In corporate America, having a “window seat” means the higher ups want to fire your ass. You are moved to a seat with a view facing outside like an errant child sent to the corner of the room. Where you remain, until top executives can come up with the best way to permanently flush you from the ranks of management.
The Corporate Window Seat
Not so long ago, you were in the “driver’s seat” (sometimes referred to as the “power seat”). Now your office is seen as taking up valuable floor space and your executive privileges are a nuisance. The incoming manager is already housebroken and instep with the new plan – which is the old “new plan” that failed miserably two regime changes earlier.
The leaders of the incoming management team settle in, gets cozy, and “hit the ground running” while team members race off in all directions like ostriches looking to bury their heads in the sand.
It’s times like this when my corporate survivor’s voice speaks to me (it’s my father who helped me get my first office job right out of college):
See son? Corporate bullshit ain’t so bad as long as you keep it in play. Simply duck when you see it coming like dodging a wild pitch. And don’t let it pile up around you. Remember: only eat their shit if it lands on your plate. If that happens, swallow it whole. Before long you’ll be running the place with your own brand of manure. That’s when you can rub their nose in it.
My dad knew what he was talking about. He ran a major automobile division in the 1990s and served as chairman of their corporate foundation before he was awarded his window seat.
I had a hell of a time getting his voice out of my head though. I finally had to burn him out. I took an early retirement then wrote a novel based on the annual Burning Man event in Nevada’s Black Rock Desert.
Your Window Seat
Who cares if the window is splattered with seagull droppings? You have a grand view of the corporate parking lot.
On the revised org chart, your name appears in a box with a new title “Advisor” and no reports (no one reports to you). You now manage a staff of none.
To the organization, you have become a ghostly zombie. A leg-dragging aberration others steer clear of as you wander the corridors in search of something to do. Workers in their cubicles say they feel your presence, describing the encounter as an ill wind.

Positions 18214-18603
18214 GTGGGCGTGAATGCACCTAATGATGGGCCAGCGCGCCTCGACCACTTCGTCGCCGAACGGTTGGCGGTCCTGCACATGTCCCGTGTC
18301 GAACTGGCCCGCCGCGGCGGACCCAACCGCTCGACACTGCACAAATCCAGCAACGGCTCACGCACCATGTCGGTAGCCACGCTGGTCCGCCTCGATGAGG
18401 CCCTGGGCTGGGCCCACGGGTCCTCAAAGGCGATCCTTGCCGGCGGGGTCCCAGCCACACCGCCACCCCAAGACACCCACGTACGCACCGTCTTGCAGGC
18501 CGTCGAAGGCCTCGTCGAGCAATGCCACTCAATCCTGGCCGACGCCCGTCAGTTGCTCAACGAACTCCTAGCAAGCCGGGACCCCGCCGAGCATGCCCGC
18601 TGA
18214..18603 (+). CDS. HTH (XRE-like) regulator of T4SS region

Meanwhile, you enjoy taking long naps in locked meeting rooms and bathroom stalls.
Make no bones about it; the new regime wishes you would simply choke on a chicken bone or suffer a massive heart attack. Preferably they would like you to drop dead at home over the weekend. The process of disposing a corpse at work is a messy business. A lifeless body that shits on itself in the office is distracting and harms employee productivity already suffering from poor morale.
Golden parachutes are compensation packages designed to keep one’s mouth sealed for life. They are awarded ridiculously large sums to prevent lawsuits and bad press. It reduces the possibility of retaliation from disgruntled members of executive management on their way out the door.
The window seat buys the company more time to work out a compensation package that is so favorable it causes the employee to leave voluntarily with a frozen ear-to-ear smile so wide it makes botched cosmetic surgery look oh-so-natural.
A couple of well-placed emails (discoverable in a lawsuit) sent to HR while kicking back at one’s window seat helps them to see the wisdom of procuring your parachute using 24K gold fabric that is sown with pure silk thread.
Essentially, they are asking you two questions: Can you keep our company’s secrets? Will you promise not to work for our competitors? You answer smugly: Sure thing, big fella. Oh, and thanks for the full-retirement package, million dollar bonus, family vacation to anywhere in the world, and a new car not to exceed $75,000.
By the way, you had me at “go to your window seat.”
My Window Seat at the Corner Cafe
Unlike the last days of my 30-year corporate job, my new window seat is my favorite place to be. I am a full-time writer. Now, I can time travel to anywhere on the planet and visit worlds that don’t even exist. The scent of baked goods and fresh coffee keeps me focused on my craft.
My window seat at La Monarca Bakery and Kaldi’s Coffee & Tea offers a hometown slice of life. Lovers walk hand in hand, artists set up their easels, writers deploy their laptops on round table tops, the guy who sings Italian opera while he walks, and a man wearing dark shades and a hat (my reflection in the window).
Anyway, you get the idea. I like being around people with a Norman Rockwell town view. As the hours melt away, my laptop is open (a black cover with a glowing Apple logo and relief of Darth Vader below it). If you’re in the area, drop by and say hello. I like my coffee mixed with two packets of raw sugar with a splash of whole milk. Thank you!
A window seat is the closest thing I have found to paradise on Earth.